How Many Classic Cars Still Exist?
Have you noticed that there seem to be fewer and fewer classic cars on the road? Or have you ever seen a car that use to be common but suddenly, you can’t remember when you last saw one. My dad use to say “if you saw many 10-year-old versions of a certain make and model of car on the road, that was a good indicator that those cars were well built.”
For example: you didn’t see a lot of 1985 Hyundai Excels still in the mid-1990s but you still see 10+ year old Toyota Camrys on the road everyday, no matter what year they were built.
Attrition is a fact of life for automobiles. Many are produced, few survive. But just how few? This isn’t merely an idle question. Most markets, from art to supermarket produce, have a clearly defined supply that helps determine what those things cost. Even if rarity doesn’t guarantee higher value, knowing how many of a certain model exists matters to collectors. However, for many classic cars, that number is elusive.
Of course, the more special or significant a car is, the more likely it is to survive for decades. Take for example big block Chevelles, vs. straight six Novas.
Generally speaking, about 15 percent of vehicles leave the market every year. Of those, most are newer than you’d expect—those between roughly 10 and 20 years old see the highest rates of attrition, according to data from IHS/Markit. Where they go is a bit of a mystery. Many get scrapped, to be sure, but bookkeeping at junkyards is unreliable, to say the least. Moreover, a vehicle that’s “gone” could very well be parked safely in someone’s garage. This is particularly true of collector cars.
There are several ways to track these missing-in-action classic cars, starting with insurance data. Many classic cars in private collections, museums, and the like won’t be registered, but they’ll often be insured. We can also see when misfortune befalls these cars via insurance claims information. Failing that, we can comb auction transactions. A car that has sold in the last decade likely still exists, even if it appears neither in registration data or auction transactions.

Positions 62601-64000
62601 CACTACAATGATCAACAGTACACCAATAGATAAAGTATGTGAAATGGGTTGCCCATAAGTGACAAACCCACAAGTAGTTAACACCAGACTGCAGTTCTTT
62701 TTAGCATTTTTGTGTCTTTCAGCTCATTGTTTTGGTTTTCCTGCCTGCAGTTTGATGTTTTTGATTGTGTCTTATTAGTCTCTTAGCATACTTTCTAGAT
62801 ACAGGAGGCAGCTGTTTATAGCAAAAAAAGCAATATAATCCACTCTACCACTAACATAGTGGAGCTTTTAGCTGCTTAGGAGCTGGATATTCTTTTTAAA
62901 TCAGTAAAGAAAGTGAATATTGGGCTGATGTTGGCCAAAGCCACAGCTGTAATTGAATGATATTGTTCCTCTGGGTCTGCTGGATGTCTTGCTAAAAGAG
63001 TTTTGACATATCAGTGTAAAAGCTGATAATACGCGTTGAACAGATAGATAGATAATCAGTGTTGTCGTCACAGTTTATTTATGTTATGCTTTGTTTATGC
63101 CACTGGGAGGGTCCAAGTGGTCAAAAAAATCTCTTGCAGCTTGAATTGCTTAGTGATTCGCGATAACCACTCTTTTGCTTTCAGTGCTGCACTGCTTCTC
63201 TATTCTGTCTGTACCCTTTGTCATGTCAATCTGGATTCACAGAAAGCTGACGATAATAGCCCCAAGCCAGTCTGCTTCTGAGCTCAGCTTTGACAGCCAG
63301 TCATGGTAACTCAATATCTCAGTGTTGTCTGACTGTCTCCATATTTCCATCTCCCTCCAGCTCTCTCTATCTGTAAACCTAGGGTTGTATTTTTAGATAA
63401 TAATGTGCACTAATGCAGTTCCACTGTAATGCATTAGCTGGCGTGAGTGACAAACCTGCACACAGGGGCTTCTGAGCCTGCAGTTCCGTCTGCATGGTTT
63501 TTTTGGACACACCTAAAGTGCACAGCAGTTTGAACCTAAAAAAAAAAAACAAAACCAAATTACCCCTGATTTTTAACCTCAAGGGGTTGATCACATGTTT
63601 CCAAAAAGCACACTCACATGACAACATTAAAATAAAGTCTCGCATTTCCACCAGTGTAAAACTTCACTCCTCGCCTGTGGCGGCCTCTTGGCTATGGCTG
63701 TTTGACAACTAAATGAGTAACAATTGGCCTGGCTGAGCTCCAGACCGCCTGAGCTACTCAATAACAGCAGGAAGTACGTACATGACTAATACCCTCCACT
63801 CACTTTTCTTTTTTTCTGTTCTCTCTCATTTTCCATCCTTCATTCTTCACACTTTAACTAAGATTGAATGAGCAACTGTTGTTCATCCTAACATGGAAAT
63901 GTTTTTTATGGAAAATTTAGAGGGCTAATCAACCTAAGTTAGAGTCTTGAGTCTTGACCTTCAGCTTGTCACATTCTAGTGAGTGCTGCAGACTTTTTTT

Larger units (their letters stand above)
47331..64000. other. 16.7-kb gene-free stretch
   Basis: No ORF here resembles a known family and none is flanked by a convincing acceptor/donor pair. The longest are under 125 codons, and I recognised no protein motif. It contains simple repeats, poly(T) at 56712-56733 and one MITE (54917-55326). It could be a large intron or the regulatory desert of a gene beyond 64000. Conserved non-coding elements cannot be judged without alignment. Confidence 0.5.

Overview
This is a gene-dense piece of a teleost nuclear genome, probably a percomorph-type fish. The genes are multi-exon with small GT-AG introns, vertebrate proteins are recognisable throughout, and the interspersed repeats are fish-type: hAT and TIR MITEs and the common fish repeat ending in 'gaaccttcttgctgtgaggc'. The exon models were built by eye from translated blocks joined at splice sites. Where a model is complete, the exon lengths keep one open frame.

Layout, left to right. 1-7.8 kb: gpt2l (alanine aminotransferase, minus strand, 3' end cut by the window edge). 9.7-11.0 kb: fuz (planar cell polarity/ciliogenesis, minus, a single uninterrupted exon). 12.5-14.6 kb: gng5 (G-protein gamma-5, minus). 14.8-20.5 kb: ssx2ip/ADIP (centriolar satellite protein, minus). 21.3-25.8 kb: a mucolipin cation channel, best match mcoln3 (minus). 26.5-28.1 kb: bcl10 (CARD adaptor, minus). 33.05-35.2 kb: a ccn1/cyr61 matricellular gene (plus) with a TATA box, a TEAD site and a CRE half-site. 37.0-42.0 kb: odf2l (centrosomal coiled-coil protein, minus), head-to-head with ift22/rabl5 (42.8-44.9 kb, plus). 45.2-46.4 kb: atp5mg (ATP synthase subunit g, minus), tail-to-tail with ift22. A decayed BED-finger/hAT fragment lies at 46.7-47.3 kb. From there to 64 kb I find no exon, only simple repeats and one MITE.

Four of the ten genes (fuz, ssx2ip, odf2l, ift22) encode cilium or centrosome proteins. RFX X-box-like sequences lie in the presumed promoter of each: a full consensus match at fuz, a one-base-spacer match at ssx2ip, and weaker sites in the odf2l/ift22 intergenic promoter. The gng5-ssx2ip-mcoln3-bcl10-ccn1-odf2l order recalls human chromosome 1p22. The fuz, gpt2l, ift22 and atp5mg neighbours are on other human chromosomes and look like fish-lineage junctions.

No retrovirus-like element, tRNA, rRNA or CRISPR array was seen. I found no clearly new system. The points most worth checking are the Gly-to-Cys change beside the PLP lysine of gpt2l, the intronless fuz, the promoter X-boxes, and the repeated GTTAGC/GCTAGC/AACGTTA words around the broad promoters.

What this digging gives us is something of a floor—at least this many likely survive. How useful that figure is, depends on the vehicle. For older mass-produced cars, that number can be unhelpful, partly because many of these vehicles lack unique serial numbers. (Cars sold since 1981 wear standardized VINs. Before that, manufacturers stamped codes as they saw fit; duplicates thus can appear across models and even brands.)
So How Many Classic Cars Still Exist? We look at the data.
There are, however, classic cars can be tracked confidently. Take, for instance, the 1971 Plymouth Cuda. Production numbers were well known, and Cuda VINs, unlike many from the era, specify engines. Combing through registration, auction, and insurance data, we can see that more than 80 of the 118 Hemi Cuda coupes built for ’71 are still with us. Of those, we consider 65 of those to be active, meaning they’re registered, insured, and/or transacted recently. That’s a 55 percent survival rate, which is quite impressive for a vehicle built 50 years ago. For sobering comparison, consider that more than a quarter of the model-year 2000 vehicles on the road in 2018 have vanished in the last three years.
The Cuda example illustrates a broader, encouraging fact: Although most cars have an expiration date, enthusiasts can and do save the special ones. That’s why, for instance, more than 350,000 1965–1966 Ford Mustangs are still on the road, and why the overall attrition rate for survivors from the 1960s is between just 1 and 2 percent, and also why there are estimated to be some 31 million enthusiast vehicles in the United States.
Although it’s difficult definitely how many classic cars still exist, we expect this trend to continue. The truly special cars that exist today, including several Mustang models, cars like the Dodge Scat Pack and Hellcat models, Camaro SS and Z28 models will be collector’s items as the world moves to electric cars and as such, there’s every reason to believe that these cars will still be intact and maybe still on the road 50 years from now.
So, the next time you come upon a once-familiar car you haven’t seen in a while, consider giving it a home. That may be its best chance of winning the war of attrition.